By: Rogia al-Shafee
KHARTOUM (Sudanow) - Throughout history the donkey has been at the service of man. It does burdensome work and carries its owner for long distances without complaint. Contrary to the common belief that the donkey is stupid, experience had proved that the donkey understands and learns. Like a dog, a donkey can also have a feeling of love, intimacy and faithfulness towards its owner.
One of strangest stories of a donkey’s faithfulness towards and love for its owner is related to Sudanow Magazine by Mr. Abdelmone’m Abdelkareem Siddig.
School teacher Ahmed Mohammad Abdallah was a highly moral and pious young man. After graduation from university in the late seventies, Ahmed did not find a job that suits his qualification. So he returned to his home village in Nahr Alneel State and chose to become a primary school teacher. He lived with his mother and espoused one of the village girls.
Ahmed owned a good looking donkey which he harnessed with a nicely decorated saddle and other accessories that it tended to look almost like a horse. He used to wash and feed it very well and did not exhaust it with long travels, save the daily short trips to school and to the nearby mosque. For its part, the donkey reciprocated this care with obedience and love for Ahmed. Both Ahmed and his donkey were proud and respectful of each other. They enjoyed the company of each other.
Then Ahmed obtained a job in the Eastern City of Kasala and knew that it was time to part with his beloved donkey.
Before he would leave for his new destination, Ahmed entrusted his donkey to his best friend Abdelmone’m and asked him not to sell it to anybody unless to someone who can take utmost care of it.
His friend tried his best to comply with this request but failed to find a suitable buyer. In the end he sold the donkey to someone he knew and advised him to take care of it.
But the buyer turned to be a careless alcoholic who used to frequent the village liquor bar. From day one the donkey refused to go as ordered and kept trying to take the buyer to school or the mosque as it was taught by its previous owner, Ahmed.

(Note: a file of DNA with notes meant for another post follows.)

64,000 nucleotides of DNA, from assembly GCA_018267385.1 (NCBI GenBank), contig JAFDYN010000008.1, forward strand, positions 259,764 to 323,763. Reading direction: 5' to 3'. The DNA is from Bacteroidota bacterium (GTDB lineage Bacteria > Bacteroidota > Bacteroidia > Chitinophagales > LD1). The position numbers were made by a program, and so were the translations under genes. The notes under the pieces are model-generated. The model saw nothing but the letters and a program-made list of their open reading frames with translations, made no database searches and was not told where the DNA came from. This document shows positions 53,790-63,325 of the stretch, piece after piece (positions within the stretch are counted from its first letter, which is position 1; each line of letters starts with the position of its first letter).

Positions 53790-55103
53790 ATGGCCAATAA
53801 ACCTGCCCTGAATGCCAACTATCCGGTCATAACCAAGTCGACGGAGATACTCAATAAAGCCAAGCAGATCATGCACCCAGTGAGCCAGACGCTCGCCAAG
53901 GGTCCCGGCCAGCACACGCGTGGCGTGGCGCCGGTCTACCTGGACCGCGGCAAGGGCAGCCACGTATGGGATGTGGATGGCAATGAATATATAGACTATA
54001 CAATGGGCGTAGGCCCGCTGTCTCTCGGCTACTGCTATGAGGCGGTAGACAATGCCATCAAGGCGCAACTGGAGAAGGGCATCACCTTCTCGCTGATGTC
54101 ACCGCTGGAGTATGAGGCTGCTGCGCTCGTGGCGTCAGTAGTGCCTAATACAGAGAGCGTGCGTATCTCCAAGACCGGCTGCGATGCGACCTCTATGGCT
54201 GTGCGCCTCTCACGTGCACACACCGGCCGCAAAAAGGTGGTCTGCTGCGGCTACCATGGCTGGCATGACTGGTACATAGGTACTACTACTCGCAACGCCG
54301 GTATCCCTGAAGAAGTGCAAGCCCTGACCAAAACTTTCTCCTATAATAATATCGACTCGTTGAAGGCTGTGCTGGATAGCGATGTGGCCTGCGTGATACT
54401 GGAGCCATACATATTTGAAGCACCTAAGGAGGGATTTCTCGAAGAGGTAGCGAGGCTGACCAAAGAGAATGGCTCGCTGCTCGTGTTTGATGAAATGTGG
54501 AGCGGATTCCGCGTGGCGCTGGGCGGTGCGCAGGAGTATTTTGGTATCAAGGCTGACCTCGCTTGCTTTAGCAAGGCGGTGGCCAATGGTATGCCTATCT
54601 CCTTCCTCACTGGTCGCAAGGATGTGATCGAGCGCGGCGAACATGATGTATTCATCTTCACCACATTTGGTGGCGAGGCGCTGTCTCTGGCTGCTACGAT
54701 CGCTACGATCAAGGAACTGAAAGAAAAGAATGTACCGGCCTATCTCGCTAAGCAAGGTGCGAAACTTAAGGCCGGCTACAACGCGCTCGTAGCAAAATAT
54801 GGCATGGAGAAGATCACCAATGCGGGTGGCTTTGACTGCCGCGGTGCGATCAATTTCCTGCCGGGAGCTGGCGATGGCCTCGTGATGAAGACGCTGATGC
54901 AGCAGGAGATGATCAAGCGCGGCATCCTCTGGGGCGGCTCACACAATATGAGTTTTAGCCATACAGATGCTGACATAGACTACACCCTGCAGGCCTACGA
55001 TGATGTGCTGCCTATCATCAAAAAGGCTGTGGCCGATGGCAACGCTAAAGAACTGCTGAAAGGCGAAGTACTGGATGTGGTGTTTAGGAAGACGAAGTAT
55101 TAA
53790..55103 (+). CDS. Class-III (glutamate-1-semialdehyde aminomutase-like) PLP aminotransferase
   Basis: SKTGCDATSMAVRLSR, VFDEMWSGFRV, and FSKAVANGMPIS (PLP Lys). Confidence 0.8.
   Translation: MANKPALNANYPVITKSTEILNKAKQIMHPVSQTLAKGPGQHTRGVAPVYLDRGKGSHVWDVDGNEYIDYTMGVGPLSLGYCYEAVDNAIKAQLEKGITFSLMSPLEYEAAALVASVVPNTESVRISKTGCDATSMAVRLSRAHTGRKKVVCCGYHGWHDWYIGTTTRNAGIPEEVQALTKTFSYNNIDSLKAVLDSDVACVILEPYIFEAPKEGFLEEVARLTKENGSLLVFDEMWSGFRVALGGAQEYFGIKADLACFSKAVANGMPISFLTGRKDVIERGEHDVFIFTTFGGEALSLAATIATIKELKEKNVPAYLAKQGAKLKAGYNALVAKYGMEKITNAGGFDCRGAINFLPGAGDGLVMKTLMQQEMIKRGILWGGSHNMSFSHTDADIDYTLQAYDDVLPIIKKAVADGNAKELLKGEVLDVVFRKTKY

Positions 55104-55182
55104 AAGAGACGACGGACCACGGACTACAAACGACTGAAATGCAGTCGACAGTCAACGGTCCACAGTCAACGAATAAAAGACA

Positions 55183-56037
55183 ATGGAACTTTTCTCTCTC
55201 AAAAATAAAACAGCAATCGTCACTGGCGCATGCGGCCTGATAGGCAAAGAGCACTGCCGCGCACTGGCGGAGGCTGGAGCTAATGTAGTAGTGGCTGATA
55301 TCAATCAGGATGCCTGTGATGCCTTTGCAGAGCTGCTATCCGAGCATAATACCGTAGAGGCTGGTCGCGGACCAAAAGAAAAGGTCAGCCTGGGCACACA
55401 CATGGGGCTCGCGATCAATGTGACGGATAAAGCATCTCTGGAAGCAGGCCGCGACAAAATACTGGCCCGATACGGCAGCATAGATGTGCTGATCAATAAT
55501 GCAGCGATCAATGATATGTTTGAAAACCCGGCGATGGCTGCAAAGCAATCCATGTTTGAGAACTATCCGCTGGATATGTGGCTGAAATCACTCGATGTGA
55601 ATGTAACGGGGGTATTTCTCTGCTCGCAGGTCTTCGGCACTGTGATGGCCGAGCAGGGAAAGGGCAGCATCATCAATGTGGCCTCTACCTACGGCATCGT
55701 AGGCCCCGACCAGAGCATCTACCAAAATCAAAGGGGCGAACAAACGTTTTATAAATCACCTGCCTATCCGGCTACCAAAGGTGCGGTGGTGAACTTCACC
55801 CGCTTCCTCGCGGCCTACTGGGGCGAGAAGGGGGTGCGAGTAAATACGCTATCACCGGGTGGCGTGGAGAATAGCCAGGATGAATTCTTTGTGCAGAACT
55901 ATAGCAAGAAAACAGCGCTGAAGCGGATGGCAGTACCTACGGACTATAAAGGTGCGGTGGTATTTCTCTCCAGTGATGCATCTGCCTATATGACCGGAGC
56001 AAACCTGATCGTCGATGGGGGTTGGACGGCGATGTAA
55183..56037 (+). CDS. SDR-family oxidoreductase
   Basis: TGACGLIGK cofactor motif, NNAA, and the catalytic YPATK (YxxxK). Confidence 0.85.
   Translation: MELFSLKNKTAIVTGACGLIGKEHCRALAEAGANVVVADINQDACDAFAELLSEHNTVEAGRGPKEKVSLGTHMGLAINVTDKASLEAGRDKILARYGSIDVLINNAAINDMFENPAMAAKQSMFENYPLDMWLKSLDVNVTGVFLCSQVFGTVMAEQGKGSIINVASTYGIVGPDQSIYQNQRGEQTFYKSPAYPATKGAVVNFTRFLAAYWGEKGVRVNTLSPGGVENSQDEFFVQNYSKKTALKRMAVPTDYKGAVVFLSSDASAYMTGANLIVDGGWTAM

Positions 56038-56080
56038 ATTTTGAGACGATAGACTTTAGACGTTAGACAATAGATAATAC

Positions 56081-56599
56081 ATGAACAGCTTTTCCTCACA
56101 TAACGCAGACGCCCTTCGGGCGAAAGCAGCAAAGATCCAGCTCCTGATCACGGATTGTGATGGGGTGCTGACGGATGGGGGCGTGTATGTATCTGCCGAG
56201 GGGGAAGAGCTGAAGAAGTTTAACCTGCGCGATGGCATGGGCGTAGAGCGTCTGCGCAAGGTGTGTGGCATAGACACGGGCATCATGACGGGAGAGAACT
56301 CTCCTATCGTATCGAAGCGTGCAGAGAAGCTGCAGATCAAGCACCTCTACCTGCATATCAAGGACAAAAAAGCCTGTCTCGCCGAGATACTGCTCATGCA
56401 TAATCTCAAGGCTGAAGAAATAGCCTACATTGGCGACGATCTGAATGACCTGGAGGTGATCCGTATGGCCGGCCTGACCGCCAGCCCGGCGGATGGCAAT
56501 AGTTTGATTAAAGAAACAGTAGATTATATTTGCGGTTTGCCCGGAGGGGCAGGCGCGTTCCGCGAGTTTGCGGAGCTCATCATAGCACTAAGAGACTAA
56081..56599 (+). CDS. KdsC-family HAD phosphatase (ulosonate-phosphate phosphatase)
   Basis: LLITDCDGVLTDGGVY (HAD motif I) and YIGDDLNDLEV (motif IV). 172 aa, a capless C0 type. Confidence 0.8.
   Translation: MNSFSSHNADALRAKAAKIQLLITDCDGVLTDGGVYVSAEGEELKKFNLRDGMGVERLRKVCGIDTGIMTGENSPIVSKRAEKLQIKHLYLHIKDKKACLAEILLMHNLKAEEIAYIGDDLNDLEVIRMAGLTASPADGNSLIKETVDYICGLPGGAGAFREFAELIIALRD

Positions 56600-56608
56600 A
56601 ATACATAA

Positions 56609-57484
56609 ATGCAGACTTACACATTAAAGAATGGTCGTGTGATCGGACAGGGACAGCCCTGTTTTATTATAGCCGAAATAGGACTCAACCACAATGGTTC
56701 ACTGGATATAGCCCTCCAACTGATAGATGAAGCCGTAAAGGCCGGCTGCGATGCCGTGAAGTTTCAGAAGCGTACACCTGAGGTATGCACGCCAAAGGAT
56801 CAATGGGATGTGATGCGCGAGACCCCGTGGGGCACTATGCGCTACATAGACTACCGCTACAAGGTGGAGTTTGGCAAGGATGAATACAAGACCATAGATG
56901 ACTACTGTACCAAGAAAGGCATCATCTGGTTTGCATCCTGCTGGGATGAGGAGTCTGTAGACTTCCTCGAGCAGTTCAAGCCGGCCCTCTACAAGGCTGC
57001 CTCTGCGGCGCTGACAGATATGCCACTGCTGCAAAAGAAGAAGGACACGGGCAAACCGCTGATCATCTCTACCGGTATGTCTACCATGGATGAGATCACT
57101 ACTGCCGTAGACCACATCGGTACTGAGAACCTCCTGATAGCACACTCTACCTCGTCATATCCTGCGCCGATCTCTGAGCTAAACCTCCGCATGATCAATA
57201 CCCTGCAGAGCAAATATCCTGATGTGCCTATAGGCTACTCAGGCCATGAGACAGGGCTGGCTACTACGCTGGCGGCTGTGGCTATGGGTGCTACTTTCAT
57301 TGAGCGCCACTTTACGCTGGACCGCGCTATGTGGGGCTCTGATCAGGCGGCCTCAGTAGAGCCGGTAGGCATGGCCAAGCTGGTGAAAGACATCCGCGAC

So, when it was morning, the donkey would try to speed towards the school and when it was evening it would try to head towards the mosque.
The new buyer found much ado to teach it about his own destinations. This fruitless effort continued for three months. But the man wanted to keep the animal because it was good looking and of good ancestry.
One day as the man was leaving for the liquor bar he took an iron shackle with him and tied the donkey carefully before delving into the bar. “At that moment the donkey stared sharply at me, raised its front foot and bounced at my abdomen until I fell down. It then started to twist its body and cry in a strange voice. But I didn’t care,” said the man.
“Then after I took my booze, I went out to find that the animal was gone. I learned from some kids playing around that they had unshackled the donkey and let go of it when they saw its suffering,” he said.
The kids told me they saw the donkey run towards the mosque. At the mosque entrance it lay down on the ground and started to cry in a loud voice, tears pouring down from its eyes. Hearing the noise outside, the mosque guard and his children came out to see what was up. They brought the donkey water and fodder, but it refused to eat or drink, weeping all the time until midnight. And when they came out for dawn prayer they found out that it was already dead.
The donkey had died out of grief for losing its owner and because it did not like its new owner nor the way he treated it. It might have also remembered that its original owner, Ahmed, never whipped or shackled it. For it death was far better than leading a life of humiliation. It chose to die at the place Ahmed had liked.
Thinking deeply about what had happened, the new owner changed course and started to learn noble manners and abandoned alcohol altogether.
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